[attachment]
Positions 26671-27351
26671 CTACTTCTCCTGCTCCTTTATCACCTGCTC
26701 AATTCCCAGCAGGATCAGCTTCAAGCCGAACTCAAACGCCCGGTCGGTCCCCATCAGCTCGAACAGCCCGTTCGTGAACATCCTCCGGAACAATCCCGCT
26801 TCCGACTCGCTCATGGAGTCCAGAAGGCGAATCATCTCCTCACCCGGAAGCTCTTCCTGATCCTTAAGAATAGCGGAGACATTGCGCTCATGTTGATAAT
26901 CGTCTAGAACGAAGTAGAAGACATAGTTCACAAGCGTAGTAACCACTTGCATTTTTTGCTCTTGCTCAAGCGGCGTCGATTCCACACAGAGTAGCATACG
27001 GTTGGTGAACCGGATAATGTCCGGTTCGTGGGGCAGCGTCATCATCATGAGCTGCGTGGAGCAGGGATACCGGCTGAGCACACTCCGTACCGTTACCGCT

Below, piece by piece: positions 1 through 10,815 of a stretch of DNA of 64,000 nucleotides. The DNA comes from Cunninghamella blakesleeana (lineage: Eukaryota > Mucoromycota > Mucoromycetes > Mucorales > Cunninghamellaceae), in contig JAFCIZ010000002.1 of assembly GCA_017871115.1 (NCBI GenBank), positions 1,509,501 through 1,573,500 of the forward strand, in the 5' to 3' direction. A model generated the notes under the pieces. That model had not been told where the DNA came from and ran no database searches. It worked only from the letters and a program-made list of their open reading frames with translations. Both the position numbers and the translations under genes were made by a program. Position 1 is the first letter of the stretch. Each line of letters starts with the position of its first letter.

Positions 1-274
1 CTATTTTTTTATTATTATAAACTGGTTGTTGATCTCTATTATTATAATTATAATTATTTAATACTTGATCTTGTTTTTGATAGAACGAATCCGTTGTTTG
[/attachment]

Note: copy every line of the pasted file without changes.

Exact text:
Positions 26671-27351
26671 CTACTTCTCCTGCTCCTTTATCACCTGCTC
26701 AATTCCCAGCAGGATCAGCTTCAAGCCGAACTCAAACGCCCGGTCGGTCCCCATCAGCTCGAACAGCCCGTTCGTGAACATCCTCCGGAACAATCCCGCT
26801 TCCGACTCGCTCATGGAGTCCAGAAGGCGAATCATCTCCTCACCCGGAAGCTCTTCCTGATCCTTAAGAATAGCGGAGACATTGCGCTCATGTTGATAAT
26901 CGTCTAGAACGAAGTAGAAGACATAGTTCACAAGCGTAGTAACCACTTGCATTTTTTGCTCTTGCTCAAGCGGCGTCGATTCCACACAGAGTAGCATACG
27001 GTTGGTGAACCGGATAATGTCCGGTTCGTGGGGCAGCGTCATCATCATGAGCTGCGTGGAGCAGGGATACCGGCTGAGCACACTCCGTACCGTTACCGCT

Below, piece by piece: positions 1 through 10,815 of a stretch of DNA of 64,000 nucleotides. The DNA comes from Cunninghamella blakesleeana (lineage: Eukaryota > Mucoromycota > Mucoromycetes > Mucorales > Cunninghamellaceae), in contig JAFCIZ010000002.1 of assembly GCA_017871115.1 (NCBI GenBank), positions 1,509,501 through 1,573,500 of the forward strand, in the 5' to 3' direction. A model generated the notes under the pieces. That model had not been told where the DNA came from and ran no database searches. It worked only from the letters and a program-made list of their open reading frames with translations. Both the position numbers and the translations under genes were made by a program. Position 1 is the first letter of the stretch. Each line of letters starts with the position of its first letter.

Positions 1-274
1 CTATTTTTTTATTATTATAAACTGGTTGTTGATCTCTATTATTATAATTATAATTATTTAATACTTGATCTTGTTTTTGATAGAACGAATCCGTTGTTTG